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#203 – Two Possibilities, Two Amazing Puzzles Solved

Archer Greenhalgh 200 Things about Norwich, Fun Facts & Stats

By Joseph Cate, Curator of Education and Public Programs


Who doesn’t like a good puzzle to solve? Sometimes researching the museum collection can be like putting pieces of a puzzle together, a puzzle where pieces are gathered from other experts. Two such items originated from the collection of Brigadier General Thomas F. Barr, father-in-law of Norwich Commandant Colonel Frank Tompkins.

The two pieces, composed of a nearly identical blue fabric and similar silver thread, seemed to be related though labeled very differently. The semicircular “pouch” was attributed to the Sioux or Arapaho of Minnesota and dated c. 1873–1879. The stiff circular collar with a tag bearing “L.H.J. Reykjavik” was dated c. 1847. So which culture did they belong to? Icelandic or Native America? And what decade are they from? The 1840s or the 1870s?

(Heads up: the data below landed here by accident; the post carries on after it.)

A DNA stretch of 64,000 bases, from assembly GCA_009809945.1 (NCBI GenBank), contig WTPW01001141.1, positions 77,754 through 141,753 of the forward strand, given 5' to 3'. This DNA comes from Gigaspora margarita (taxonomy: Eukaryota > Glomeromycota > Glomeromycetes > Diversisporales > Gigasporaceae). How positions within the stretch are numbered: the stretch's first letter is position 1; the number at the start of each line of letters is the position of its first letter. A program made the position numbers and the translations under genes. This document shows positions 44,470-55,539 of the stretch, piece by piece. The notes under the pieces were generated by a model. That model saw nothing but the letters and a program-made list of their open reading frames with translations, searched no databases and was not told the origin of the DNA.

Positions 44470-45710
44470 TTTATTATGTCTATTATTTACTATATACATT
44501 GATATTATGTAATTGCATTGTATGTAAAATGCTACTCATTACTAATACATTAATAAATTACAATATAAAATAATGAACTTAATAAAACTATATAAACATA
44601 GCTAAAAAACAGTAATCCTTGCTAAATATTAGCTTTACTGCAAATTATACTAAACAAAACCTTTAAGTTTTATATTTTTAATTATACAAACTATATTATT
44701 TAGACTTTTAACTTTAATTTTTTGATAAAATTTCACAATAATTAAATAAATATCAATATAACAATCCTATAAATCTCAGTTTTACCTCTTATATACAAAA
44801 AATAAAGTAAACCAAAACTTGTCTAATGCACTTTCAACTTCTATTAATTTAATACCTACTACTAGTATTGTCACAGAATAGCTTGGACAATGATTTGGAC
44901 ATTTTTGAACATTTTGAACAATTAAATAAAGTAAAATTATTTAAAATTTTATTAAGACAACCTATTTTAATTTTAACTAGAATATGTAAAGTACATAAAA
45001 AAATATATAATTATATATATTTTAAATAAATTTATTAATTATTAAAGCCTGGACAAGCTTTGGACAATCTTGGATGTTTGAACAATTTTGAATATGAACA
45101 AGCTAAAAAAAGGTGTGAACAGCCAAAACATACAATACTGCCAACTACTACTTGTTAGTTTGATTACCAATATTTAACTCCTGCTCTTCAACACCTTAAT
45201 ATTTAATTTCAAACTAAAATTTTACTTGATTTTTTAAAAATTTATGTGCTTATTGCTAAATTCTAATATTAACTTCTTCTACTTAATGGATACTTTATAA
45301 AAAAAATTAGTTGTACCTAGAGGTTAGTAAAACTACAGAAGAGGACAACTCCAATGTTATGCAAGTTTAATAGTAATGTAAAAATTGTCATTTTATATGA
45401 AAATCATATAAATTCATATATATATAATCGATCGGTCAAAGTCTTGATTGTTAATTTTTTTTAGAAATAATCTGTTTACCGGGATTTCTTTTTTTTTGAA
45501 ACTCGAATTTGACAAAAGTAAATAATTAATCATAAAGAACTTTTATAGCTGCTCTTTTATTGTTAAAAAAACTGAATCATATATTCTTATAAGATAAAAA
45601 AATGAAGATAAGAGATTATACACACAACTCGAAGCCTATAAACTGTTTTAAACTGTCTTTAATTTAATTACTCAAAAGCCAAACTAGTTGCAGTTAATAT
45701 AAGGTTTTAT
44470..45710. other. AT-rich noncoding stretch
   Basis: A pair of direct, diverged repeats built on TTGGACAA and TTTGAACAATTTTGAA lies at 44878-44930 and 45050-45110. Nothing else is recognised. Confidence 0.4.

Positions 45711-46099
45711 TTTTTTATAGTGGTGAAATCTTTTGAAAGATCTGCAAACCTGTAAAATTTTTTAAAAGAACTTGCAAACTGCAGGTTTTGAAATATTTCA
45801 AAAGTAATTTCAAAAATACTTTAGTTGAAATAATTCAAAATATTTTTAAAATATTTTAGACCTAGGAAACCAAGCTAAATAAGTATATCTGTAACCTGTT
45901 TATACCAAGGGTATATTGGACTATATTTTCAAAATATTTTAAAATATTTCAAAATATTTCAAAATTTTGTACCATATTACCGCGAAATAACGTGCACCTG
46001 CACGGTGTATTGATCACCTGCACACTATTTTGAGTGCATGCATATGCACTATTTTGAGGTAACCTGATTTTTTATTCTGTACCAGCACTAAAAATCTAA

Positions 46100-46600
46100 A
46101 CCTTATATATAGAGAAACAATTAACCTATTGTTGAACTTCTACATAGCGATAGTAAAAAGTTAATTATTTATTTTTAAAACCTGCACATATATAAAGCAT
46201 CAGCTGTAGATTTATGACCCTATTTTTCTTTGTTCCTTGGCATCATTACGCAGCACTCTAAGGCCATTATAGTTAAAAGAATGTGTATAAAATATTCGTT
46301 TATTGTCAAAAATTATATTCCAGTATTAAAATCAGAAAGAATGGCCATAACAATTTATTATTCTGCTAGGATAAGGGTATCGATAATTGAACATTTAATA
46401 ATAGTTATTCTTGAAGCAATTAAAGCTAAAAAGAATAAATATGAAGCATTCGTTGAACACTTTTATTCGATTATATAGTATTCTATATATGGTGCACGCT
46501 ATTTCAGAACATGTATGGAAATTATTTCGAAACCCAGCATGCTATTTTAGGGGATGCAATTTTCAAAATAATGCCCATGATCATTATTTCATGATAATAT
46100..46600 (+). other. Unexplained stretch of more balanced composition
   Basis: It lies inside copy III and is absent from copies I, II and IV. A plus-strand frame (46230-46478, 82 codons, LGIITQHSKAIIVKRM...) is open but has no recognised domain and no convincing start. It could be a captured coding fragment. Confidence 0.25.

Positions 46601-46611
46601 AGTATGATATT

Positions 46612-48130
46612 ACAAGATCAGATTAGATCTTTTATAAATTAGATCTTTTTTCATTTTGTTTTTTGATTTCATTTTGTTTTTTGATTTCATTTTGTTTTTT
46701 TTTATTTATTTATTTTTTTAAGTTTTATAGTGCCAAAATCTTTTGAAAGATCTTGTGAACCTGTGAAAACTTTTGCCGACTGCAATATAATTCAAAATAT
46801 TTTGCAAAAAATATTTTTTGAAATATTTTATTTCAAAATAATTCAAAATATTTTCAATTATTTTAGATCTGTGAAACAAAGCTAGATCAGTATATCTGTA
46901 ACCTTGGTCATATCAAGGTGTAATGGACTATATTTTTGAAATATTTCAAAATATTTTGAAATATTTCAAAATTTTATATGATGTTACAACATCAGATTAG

We utilized three search engines to conduct a reverse image search of the collar: Google, Bing, and Yandex (the Russian equivalent to Google). Google and Bing showed nothing of interest but Yandex provided a near perfect match. We followed a link to the Nordiska Museet, the Nordic Museum, of Stockholm, Sweden, where we obtained contact information for Karen Dern, the Curator of the Nordic Museum. Using photographs sent to her, Ms. Dern confirmed the collar was indeed Icelandic and called a halskrage. Dern provided a picture of a halskrage from the 1880s, the date of origin for all of their samples. Unfortunately, she could not identify the other object with certainty. Though she guessed it was a purse, as our label indicated, she leaned toward Icelandic origin, not Native American.

Upon Dern’s suggestion we emailed the National Museum of Iceland, where Lilja Árnadóttir, Director of the Museum Library, answered our query. The collar is typical of costumes worn by Icelandic women between the second half of the 18th century and the first half of the 19th century, which corresponded with our date of 1847. She also identified our “purse,” which was not a purse at all but a baptismal hat worn by an infant. Another puzzle solved!

The Icelandic collar and baptismal hat from the mid-19th century can be viewed in our current exhibition 200 Years—200 Objects.